Stop by the event page on Facebook so you don’t miss an interview, guest post or teaser…and pick up some great swag as well!

Giveaways galore from most of the authors as well as interaction with them!

#WinterofZombie is the hashtag for Twitter, too!

Guest Post: Duncan P. Bradshaw #WinterofZombie


The Plan

Duncan P. Bradshaw


I’m guessing most of you have at one point in time, had a discussion with friends or colleagues about the zombie apocalypse. Maybe even at one point, when you got the vibe that perhaps these people are as keen on the undead as you, that you’ve even asked the question. THAT one…

‘What’s your plan then?’

And watched as every single face drops, as if they’ve just seen a picture of themselves naked being posted on social media. Bouts of nervous laughter tend to then run around the group, ‘Good one,’ they say, usually whilst wiping tears from the corner of their eyes, ‘why do you?’

You’ve got two options at this point, one is pretend it’s all a big joke, put on your best pretend laugh and take a deep, deep swig of beer and hope that you’re not sweating or going red. The second, or as I call it, the ‘balls to the floor’ approach, is to tell them. You don’t just give them a hint of what you have in mind, you go full on.

Now I’m not saying that for one moment you have to give away your ‘A’ site, that’s madness! But it’s good to sketch out the advantages of consulting a map with proper topographic detail on it. Point out natural advantages and hindrances, points of interest, get them to think about the distance from any semblance of habitation.

Then before you know it, you’re chatting about supplies, bug out bags, survival tips and tricks, your theories on the zombies you could face, the moral dilemmas that you’re going to be overloaded with. At some point someone is going to ask what weapons to use. They are a bit more serious than the others, a number of the group will have turned their backs on you and gone back to talking about Bob at work, and their theory on why he perpetually smells of onions.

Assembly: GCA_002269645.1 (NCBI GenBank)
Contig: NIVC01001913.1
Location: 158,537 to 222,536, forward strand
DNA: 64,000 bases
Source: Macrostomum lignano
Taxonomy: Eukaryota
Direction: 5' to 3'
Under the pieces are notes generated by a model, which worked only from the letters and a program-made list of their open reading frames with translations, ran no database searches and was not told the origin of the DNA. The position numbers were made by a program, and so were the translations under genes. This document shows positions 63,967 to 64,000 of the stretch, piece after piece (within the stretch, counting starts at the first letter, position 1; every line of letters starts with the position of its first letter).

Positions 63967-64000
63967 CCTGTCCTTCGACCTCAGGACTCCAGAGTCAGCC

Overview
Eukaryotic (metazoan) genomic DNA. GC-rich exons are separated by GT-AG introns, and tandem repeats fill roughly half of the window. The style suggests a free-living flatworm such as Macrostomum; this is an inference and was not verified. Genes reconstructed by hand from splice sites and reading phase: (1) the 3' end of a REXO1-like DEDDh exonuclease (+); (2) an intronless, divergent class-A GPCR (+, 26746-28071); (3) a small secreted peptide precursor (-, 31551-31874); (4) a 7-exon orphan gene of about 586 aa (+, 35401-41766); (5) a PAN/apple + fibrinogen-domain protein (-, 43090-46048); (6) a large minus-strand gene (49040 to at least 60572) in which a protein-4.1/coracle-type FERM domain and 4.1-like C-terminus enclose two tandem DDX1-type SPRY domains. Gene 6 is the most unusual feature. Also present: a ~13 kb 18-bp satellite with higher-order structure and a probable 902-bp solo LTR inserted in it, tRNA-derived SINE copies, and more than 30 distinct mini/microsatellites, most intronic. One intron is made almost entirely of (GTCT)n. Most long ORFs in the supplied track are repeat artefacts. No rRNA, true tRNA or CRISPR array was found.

In the UK, firearms are illegal, unless you’re in the military or a farmer, so you gotta broach the subject a bit carefully. There are more than enough items you can have which are dual purpose, best to mention the axe in the downstairs cupboard in a jokey manner though, no one wants the image of you outside their front windows, waving an axe and wearing a mask made from the flesh of their neighbours.

The people that are left after you get through that fun little section are the ones that will go home that evening and look at their house in a different way. They’ll likely go rummaging through their toolbox, feeling the weight of the hammer, or practising jabbing with a Phillips head screwdriver. Some will even fire up Google maps and start to have a bit of a nose around the Lake District, or if they’ve got their head on properly, the mountainous parts of Wales and Scotland.

If you choose option two, and I’m sure a lot of you will, feel good with yourself that when you go home that night, because as mad as it is, whether it’s zombies, kaiju or the fall of western society, you’ve opened up someone’s eyes to a bigger world out there.